25 December 2012

Tanzania: Arusha to Host Plant Viral Disease Meet

Photo: Mauricio Ramos/IPS
Maize.

Dar es Salaam — Scientists from across the world will gather in Arusha, Tanzania, for the 12TH International Plant Virus Epidemiology (IPVE) symposium to draw strategy on how to tackle virus diseases.

According to statement from the International Institute of Agriculture (IITA) availed to East African Business Week in Dar es Salaam last week, the global conference will be held between January 28 and 1 February 2013.

IITA said that the meeting will provide researchers a platform to share the latest knowledge, brainstorm and draw a road map to contain the spread of plant virus diseases.

The conference, with the theme: "Evolution, Ecology and Control of Plant Viruses," is coming at a time when the battle against plant virus diseases is becoming more complex and the need for food security is demanding more global attention.

Dr Sanginga Nteranya, the Director General of IITA, one of the co-organizers of the workshop said that this is the first time the meeting is taking place in Africa.

Nteranya said the significance of holding the meeting in Africa where plant viruses of key staple crops, driven by a climate that is getting warmer, are spreading rapidly to new places, frustrating efforts to boost the food security and livelihoods of millions of people.

"Africa is currently struggling with a wave of viral diseases among its key staple food crops that are rapidly spreading to new areas, he said, adding that these include the deadly cassava brown streak, banana bunchy top disease, rice yellow mottle, and maize streak virus, among others."

He added; "Poor small-holder farmers--who are majority of the population and of the food growers, with their limited resources are bearing the brunt of these virus diseases."

They are least able to invest in inputs such as pesticides and herbicides and improved disease-resistant varieties," he said. "We need science-based solutions to these challenges."

Dr Lava Kumar, IITA Virologist and Head of Germplasm Health Unit, explains that the symposium will focus on and examine the emergence, epidemiology, and control of native and new virus diseases.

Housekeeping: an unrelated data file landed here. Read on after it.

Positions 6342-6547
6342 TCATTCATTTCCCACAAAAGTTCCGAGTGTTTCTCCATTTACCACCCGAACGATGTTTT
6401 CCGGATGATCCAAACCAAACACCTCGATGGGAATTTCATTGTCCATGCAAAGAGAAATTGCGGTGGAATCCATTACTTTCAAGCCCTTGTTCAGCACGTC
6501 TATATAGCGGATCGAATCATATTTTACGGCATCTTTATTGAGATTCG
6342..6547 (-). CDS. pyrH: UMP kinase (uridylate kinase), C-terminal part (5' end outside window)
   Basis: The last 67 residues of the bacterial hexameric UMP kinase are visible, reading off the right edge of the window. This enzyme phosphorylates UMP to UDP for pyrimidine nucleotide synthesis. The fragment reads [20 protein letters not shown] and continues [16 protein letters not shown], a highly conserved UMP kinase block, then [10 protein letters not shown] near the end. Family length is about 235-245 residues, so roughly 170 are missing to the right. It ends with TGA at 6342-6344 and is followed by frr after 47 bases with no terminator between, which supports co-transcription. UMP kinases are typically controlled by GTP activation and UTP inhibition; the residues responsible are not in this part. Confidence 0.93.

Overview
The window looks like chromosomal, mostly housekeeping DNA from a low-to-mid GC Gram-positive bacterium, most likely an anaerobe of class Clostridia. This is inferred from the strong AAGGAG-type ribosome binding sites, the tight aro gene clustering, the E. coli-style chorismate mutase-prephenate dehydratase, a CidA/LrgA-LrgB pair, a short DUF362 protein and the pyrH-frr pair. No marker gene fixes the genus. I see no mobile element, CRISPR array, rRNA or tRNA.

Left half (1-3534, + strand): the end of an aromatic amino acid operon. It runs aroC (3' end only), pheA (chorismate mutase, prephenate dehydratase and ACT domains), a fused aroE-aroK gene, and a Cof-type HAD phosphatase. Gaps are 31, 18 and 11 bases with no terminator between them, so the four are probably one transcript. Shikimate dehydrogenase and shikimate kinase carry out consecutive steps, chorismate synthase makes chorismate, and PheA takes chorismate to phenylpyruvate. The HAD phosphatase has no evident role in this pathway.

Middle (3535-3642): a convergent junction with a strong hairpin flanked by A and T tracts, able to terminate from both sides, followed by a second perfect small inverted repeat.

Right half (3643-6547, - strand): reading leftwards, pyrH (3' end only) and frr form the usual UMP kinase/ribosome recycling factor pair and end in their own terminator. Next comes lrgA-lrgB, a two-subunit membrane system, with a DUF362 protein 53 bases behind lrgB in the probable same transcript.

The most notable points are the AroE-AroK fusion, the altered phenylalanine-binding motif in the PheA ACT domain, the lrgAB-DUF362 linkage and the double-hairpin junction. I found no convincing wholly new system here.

Researchers will reflect on the prevailing situation of virus diseases in Africa and around the world that are not only ravaging crop production but also affecting the international exchange of germplasm and commerce, he said.

According to him, the symposium will provide a forum for exchange of latest knowledge and technologies to control virus diseases and pave the way for an African and global strategy to combat emerging and re-emerging plant virus diseases.

Renowned virologists from over 40 countries are going to attend this event.

The meeting will be co-organized by IITA, Mikocheni Agricultural Research Institute in Tanzania, the National Agricultural Research Organization (NARO) of Uganda, AVRDC--The World Vegetable Center, and West and Central African Council for Agricultural Research and Development (CORAF)(spell out) under the auspices of the International Committee on Plant Virus Epidemiology (ICPVE).

In the past, the United Kingdom, Australia, United States, France, Italy, Israel, Spain, Peru, Germany, and India played host to IPVE meetings.The IPVE is a specialist committee on plant virus epidemiology of the International Society of Plant Pathology (ISPP). The IPVE Committee has previously conducted 11 international symposia in different parts of the world.

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